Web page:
Apologies it’s taken us so long to respond to this!
Historically, Couchbase has been used heavily as part of the overall data management strategy for financial services, banks, payment services, etc. The main benefit has been to leverage Couchbase for the types of workloads that traditional databases are not well suited for, and leave those databases to focus on what they were designed to do well.
As I’m sure you’re familiar with, there is a lot of “interactive” activity for a user or system before the final stage of actually moving money from one account to another. All of the searching for account information, available products, prices/rates, reviews, operational KPIs, etc has always been a great usage of Couchbase.
In addition, we are just about to release support for multi-document, distributed ACID transactions which will allow you to use Couchbase for an even wider variety of use cases and workloads.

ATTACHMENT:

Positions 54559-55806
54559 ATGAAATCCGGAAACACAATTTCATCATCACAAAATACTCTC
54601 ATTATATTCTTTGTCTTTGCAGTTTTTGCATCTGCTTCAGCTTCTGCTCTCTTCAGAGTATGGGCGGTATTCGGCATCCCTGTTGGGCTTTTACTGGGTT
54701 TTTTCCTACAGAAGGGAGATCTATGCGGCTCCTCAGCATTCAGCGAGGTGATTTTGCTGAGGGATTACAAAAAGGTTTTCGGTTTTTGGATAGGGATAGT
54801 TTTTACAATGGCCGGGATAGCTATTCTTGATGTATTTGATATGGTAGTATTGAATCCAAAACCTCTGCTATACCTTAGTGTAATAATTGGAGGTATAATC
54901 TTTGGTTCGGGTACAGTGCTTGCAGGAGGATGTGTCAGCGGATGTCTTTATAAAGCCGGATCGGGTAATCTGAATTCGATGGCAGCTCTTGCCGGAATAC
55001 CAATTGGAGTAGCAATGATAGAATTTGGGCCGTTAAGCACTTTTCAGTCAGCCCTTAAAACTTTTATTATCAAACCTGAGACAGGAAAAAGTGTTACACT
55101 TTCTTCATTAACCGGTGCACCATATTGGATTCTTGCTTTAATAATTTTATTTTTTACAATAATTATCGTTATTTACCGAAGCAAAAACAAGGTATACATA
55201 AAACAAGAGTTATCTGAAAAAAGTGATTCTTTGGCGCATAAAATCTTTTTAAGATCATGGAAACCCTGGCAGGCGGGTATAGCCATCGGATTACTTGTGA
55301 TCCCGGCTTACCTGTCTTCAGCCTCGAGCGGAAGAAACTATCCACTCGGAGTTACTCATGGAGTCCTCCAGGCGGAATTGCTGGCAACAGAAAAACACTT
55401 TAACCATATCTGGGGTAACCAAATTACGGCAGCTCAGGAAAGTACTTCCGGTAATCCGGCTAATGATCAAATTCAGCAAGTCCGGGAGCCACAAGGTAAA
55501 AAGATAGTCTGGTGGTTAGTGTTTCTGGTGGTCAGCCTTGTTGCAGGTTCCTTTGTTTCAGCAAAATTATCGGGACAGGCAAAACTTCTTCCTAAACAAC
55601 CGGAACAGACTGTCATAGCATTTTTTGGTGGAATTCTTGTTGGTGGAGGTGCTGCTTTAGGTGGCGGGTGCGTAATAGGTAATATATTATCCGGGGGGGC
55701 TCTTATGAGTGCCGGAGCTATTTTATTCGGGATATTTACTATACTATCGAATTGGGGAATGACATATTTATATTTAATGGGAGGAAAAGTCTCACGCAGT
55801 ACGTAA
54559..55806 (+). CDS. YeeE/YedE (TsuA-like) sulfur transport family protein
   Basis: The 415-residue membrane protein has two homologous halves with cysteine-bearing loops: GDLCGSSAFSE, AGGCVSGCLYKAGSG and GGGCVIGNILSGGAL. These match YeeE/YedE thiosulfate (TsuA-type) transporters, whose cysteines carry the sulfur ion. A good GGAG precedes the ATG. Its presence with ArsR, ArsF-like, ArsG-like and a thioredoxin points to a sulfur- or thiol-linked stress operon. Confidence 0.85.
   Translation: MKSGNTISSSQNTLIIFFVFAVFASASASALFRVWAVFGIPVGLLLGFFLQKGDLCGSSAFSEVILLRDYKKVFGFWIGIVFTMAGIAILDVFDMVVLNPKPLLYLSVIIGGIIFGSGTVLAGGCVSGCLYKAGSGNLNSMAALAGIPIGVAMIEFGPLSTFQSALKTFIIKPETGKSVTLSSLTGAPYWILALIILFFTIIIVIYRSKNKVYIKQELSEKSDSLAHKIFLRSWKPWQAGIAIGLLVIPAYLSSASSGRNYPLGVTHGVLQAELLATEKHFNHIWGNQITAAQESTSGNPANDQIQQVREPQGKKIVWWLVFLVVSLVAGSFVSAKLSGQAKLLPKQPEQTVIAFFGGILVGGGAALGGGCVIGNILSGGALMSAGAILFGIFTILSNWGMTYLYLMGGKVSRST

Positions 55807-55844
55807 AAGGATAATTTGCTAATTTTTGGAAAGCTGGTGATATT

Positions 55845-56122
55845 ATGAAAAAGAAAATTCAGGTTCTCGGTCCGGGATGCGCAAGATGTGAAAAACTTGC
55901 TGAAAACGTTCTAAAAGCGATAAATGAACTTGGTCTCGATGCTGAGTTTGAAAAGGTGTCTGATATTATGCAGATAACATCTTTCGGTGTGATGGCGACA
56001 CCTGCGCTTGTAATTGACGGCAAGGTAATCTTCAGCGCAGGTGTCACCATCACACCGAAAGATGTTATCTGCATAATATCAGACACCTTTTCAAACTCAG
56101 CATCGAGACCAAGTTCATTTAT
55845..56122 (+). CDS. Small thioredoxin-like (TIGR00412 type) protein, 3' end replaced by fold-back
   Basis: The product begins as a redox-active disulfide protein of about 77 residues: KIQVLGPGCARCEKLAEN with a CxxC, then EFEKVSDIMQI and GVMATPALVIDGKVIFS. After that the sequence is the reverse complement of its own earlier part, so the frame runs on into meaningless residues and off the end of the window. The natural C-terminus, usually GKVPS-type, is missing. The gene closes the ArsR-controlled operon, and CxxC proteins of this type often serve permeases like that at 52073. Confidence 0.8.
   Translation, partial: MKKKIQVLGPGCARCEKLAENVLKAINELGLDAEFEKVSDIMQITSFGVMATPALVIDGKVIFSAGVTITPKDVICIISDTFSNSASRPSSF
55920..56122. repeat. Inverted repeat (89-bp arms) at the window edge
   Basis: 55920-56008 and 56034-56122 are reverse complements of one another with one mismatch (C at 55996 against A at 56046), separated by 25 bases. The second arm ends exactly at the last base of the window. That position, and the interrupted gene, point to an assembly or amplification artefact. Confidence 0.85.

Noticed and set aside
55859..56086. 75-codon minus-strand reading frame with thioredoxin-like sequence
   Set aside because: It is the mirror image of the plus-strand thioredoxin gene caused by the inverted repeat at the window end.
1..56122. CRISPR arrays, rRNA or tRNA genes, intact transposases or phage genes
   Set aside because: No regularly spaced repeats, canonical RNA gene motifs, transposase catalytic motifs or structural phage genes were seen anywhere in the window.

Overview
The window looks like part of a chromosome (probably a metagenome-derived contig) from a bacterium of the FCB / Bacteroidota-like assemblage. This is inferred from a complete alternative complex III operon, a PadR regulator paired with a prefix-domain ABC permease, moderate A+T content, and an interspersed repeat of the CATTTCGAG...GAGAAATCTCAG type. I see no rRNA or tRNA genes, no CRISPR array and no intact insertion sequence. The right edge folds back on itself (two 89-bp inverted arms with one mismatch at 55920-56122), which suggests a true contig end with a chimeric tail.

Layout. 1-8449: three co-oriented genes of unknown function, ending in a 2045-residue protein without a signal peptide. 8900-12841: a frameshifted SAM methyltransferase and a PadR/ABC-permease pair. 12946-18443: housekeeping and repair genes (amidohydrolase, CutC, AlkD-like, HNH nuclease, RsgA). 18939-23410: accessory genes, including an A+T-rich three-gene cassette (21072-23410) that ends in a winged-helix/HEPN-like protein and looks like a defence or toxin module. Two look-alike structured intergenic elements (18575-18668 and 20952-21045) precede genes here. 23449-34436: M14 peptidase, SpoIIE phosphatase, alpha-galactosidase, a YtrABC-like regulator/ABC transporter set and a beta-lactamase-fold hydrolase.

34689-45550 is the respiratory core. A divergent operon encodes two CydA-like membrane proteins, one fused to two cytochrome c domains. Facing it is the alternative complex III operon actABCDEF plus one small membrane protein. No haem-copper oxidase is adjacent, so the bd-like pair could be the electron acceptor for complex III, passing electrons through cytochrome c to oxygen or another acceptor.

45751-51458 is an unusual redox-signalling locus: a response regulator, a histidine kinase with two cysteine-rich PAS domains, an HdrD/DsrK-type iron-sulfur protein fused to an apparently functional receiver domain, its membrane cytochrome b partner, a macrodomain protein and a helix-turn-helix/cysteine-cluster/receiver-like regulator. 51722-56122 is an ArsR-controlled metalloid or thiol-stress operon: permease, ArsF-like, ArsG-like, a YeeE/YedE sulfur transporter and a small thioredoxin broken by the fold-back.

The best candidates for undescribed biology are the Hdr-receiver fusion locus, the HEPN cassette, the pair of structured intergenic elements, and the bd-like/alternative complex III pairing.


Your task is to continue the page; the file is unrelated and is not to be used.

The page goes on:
There may still be use cases that relational databases are still well-suited to handle, and we very much expect them to continue doing so. However, if an application has some or all of the requirements that Couchbase was designed for (schema flexibility, multiple access patterns such as SQL-querying as well as Full-Text Search as well as Operational Analytics, mobile/embedded synchronisation, cloud/container infrastructure, geographic distribution of data, high availability, consistent low latency at high throughputs, etc) then we believe that application should be able to get the behavior it needs and expects whether that be from a normalized or de-normalized data model, strong or relaxed consistency, single or multi-document transactional reliability, in-memory or persistent.